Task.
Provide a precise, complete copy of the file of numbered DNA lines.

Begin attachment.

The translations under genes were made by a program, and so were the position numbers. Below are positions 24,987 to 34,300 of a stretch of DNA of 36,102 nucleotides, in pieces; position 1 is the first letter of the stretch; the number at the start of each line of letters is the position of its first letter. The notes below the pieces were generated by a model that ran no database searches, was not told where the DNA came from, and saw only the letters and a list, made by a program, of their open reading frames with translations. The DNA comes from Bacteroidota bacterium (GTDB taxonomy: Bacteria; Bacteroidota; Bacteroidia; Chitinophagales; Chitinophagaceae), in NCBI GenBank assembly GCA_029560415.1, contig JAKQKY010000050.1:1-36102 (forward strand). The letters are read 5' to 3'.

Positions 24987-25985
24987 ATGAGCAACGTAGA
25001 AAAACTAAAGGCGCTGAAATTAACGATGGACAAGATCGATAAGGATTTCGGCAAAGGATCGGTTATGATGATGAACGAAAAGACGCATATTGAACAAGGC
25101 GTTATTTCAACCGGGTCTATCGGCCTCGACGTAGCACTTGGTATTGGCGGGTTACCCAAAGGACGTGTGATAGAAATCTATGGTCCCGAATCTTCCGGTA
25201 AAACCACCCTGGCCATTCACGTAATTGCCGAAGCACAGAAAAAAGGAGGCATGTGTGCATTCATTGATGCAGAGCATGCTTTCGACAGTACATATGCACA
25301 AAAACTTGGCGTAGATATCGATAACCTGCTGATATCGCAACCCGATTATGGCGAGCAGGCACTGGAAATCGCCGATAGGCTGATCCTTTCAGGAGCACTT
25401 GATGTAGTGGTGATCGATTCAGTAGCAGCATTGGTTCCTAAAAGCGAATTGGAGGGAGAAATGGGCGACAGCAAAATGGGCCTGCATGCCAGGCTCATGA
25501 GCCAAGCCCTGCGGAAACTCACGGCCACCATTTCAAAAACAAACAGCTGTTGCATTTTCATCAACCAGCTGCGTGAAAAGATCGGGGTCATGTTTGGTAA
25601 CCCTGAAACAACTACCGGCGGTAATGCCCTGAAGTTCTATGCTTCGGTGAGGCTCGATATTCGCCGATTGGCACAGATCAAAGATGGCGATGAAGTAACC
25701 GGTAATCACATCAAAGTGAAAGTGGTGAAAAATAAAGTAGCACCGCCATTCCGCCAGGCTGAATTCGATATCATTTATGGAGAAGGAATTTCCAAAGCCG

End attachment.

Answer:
The translations under genes were made by a program, and so were the position numbers. Below are positions 24,987 to 34,300 of a stretch of DNA of 36,102 nucleotides, in pieces; position 1 is the first letter of the stretch; the number at the start of each line of letters is the position of its first letter. The notes below the pieces were generated by a model that ran no database searches, was not told where the DNA came from, and saw only the letters and a list, made by a program, of their open reading frames with translations. The DNA comes from Bacteroidota bacterium (GTDB taxonomy: Bacteria; Bacteroidota; Bacteroidia; Chitinophagales; Chitinophagaceae), in NCBI GenBank assembly GCA_029560415.1, contig JAKQKY010000050.1:1-36102 (forward strand). The letters are read 5' to 3'.

Positions 24987-25985
24987 ATGAGCAACGTAGA
25001 AAAACTAAAGGCGCTGAAATTAACGATGGACAAGATCGATAAGGATTTCGGCAAAGGATCGGTTATGATGATGAACGAAAAGACGCATATTGAACAAGGC
25101 GTTATTTCAACCGGGTCTATCGGCCTCGACGTAGCACTTGGTATTGGCGGGTTACCCAAAGGACGTGTGATAGAAATCTATGGTCCCGAATCTTCCGGTA
25201 AAACCACCCTGGCCATTCACGTAATTGCCGAAGCACAGAAAAAAGGAGGCATGTGTGCATTCATTGATGCAGAGCATGCTTTCGACAGTACATATGCACA
25301 AAAACTTGGCGTAGATATCGATAACCTGCTGATATCGCAACCCGATTATGGCGAGCAGGCACTGGAAATCGCCGATAGGCTGATCCTTTCAGGAGCACTT
25401 GATGTAGTGGTGATCGATTCAGTAGCAGCATTGGTTCCTAAAAGCGAATTGGAGGGAGAAATGGGCGACAGCAAAATGGGCCTGCATGCCAGGCTCATGA
25501 GCCAAGCCCTGCGGAAACTCACGGCCACCATTTCAAAAACAAACAGCTGTTGCATTTTCATCAACCAGCTGCGTGAAAAGATCGGGGTCATGTTTGGTAA
25601 CCCTGAAACAACTACCGGCGGTAATGCCCTGAAGTTCTATGCTTCGGTGAGGCTCGATATTCGCCGATTGGCACAGATCAAAGATGGCGATGAAGTAACC
25701 GGTAATCACATCAAAGTGAAAGTGGTGAAAAATAAAGTAGCACCGCCATTCCGCCAGGCTGAATTCGATATCATTTATGGAGAAGGAATTTCCAAAGCCG